Without revealing too much of The Messiah Matrix, while nevertheless suggesting that everything will, like a sacral unveiling, be revealed, this critic would not suggest anyone analyze too closely Atchity's New Advent. Those left dripping at the end of The Da Vinci Code will find no such simple crudities in Atchity's immeasurably more intelligent book. Nevertheless, some relatively simple logico-mathematical formulations—and a bit of reliance on Aristotle's Metaphysics—should be sufficient to dismantle the nascent New Post-Christian Revealed Faith. When the Big News is revealed—again, in decidedly ironic, one might say, satirical terms—at the end of the novel, one can happily grin at the book's conveyance of such an unworkable faith and any attendant ecclesia based thereupon. One has to consider the very nature of the propagandizing, manipulative, disingenuous Emperor Augustus. All this makes for a denouement and coup de theatre that are deliciously wry. How else is one to take the scene where the offspring of Emily and Father Ryan proclaims Duh Word? Is the litany some half-baked Paul Kurtz zeppelin of buncombe? Or is this scene and its material legitimately felt by the author, as an admittedly respectable secular humanist manifesto? Again, however, Atchity intrigues and inveigles, ending the book with a line that seems like a species of oblique, crafty, and adroit Menippean satire, when the rosy-cheeked young minister says, "Don't you know that I must be about the emperor's business?" (Note "emperor" and its tie-back to imperator, or general. Bravo, Atchity! This line is the sort of ingenious, lapidary reference that would have fit right into David Seltzer's The Omen.)
The Messiah Matrix should not convince anyone that it was only some Joe Jerusalem who died on the cross, about as divine as the two thieves flanking the Holy Rood. However, like many mystery stories whose contrivances are satisfyingly temporary but potent, the novel will entertain. This new genre of rejecting Jesus as what the faithful know as Jesus, and fad of delegitimizing Christianity as True Writ, has already spawned, like Scylla and Charybdis, two masterpieces, where denunciations of Christ follow the apothegm indicating that a vigorous rejection of "Him" only engenders a vigorous affirmation. (This paradox was, of course, part of the genuine charm of Flannery O'Connor's Wise Blood.) Nor is The Messiah Matrix in the genuinely iconoclastic, apocalyptic vein of a novel like James Blish's Black Easter, where magic, working according to physical principles, is used to unleash, for one night, the entire Hosts of Hell, leading, literally, to God's death and the renascence of Dis on Earth. (Take that, Rosemary's Baby!) As in much fiction, the so-called proofs wind up relying more on manipulates than metaphysics, with whatever might be eligible for introduction as author Atchity's "apostasy" reliant, as most are, on a typically inadequate materialism.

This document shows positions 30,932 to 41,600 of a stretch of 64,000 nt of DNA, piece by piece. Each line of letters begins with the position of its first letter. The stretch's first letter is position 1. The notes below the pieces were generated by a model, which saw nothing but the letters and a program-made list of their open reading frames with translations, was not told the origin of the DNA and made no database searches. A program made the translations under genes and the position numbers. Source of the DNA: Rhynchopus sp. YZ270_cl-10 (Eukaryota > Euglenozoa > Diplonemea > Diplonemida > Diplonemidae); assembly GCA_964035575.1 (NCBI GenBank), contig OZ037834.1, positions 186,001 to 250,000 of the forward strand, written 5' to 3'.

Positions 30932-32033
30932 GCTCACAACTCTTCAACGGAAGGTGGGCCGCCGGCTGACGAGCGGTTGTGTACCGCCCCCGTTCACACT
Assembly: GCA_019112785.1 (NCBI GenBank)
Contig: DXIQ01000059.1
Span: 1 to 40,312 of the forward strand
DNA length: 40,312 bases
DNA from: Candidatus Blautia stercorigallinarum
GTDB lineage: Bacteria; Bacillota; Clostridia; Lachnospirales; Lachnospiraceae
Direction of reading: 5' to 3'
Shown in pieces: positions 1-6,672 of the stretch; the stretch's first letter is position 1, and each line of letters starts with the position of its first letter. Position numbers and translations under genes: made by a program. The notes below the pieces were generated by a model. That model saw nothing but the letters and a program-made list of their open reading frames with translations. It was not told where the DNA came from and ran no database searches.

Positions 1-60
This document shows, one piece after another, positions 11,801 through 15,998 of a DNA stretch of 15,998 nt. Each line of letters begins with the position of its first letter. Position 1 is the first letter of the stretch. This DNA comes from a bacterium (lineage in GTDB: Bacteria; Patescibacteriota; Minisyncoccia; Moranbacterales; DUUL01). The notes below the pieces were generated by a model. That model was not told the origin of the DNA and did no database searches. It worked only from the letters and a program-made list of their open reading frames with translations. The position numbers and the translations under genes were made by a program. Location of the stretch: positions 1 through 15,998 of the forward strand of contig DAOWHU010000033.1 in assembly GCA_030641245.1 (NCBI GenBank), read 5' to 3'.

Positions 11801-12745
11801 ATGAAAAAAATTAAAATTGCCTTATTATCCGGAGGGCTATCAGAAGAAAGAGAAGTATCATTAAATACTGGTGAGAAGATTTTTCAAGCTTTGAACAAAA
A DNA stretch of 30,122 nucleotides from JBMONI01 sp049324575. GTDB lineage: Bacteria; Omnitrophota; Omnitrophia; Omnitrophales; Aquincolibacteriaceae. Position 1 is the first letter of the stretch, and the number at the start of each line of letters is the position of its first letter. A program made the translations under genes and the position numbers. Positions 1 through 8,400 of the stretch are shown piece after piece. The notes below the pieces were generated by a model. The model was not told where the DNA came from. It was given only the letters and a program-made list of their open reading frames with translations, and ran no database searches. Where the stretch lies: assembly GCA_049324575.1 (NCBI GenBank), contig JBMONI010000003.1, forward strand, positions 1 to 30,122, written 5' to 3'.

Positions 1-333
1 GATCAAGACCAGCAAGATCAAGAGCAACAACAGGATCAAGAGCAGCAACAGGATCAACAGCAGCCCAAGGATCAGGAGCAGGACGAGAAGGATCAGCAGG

As Blaise Pascal wrote in his Pensees:
"I wonder at the hardihood with which such persons undertake to talk about God. Proving God's works from Nature…only gives their readers grounds for thinking that the proofs of our religion are very weak…It is a remarkable fact that no canonical writer has ever used Nature to prove God."
Nevertheless, despite what a casual reader might perceive as a straightforward recit, one utilizing, notably in this instance, proversa oratoria as a stylistic fundament, not a mere flourish, another view is that Atchity has really contrived a sort of mirthful roman noir, a book that may be an inversion of the Dan Brown-type it seems to follow.
If so, The Messiah Matrix resembles some sort of explication of a heresy that really wants to make fun of heresy. In terms of the sacred, venerable Augustus' depiction of how he wished posterity to view him and the "high points of his reign" (cf. Rex Wallace's book), and any charging of religious significance because of the adjectival use of "augustus," The Messiah Matrix actually reduces the first Roman emperor back to being merely a dude named Octavian. Who was that? A canny, manipulative opportunist, favored by a Senate willing to indiscriminately convey influence and de facto tyranny. A chap for whom the cognomen Augustus was undeserved, a golden crown for someone not even deserving a dented tin fillet.
This Augustus was, then, a very base fellow. Neither the Latin version of the bronze inscriptions, Monumentum Ancyranum, nor the version installed at Ancyra (modern Turkish Ankira), the capital of Roman Galatia, dare to describe the real man, who, as a private citizen, unconstitutionally raised an army and, on gaining power, killed his political opponents, although those crimes were spun as pardons.
The Messiah Matrix is a distinguished, exceedingly rich book. Get it.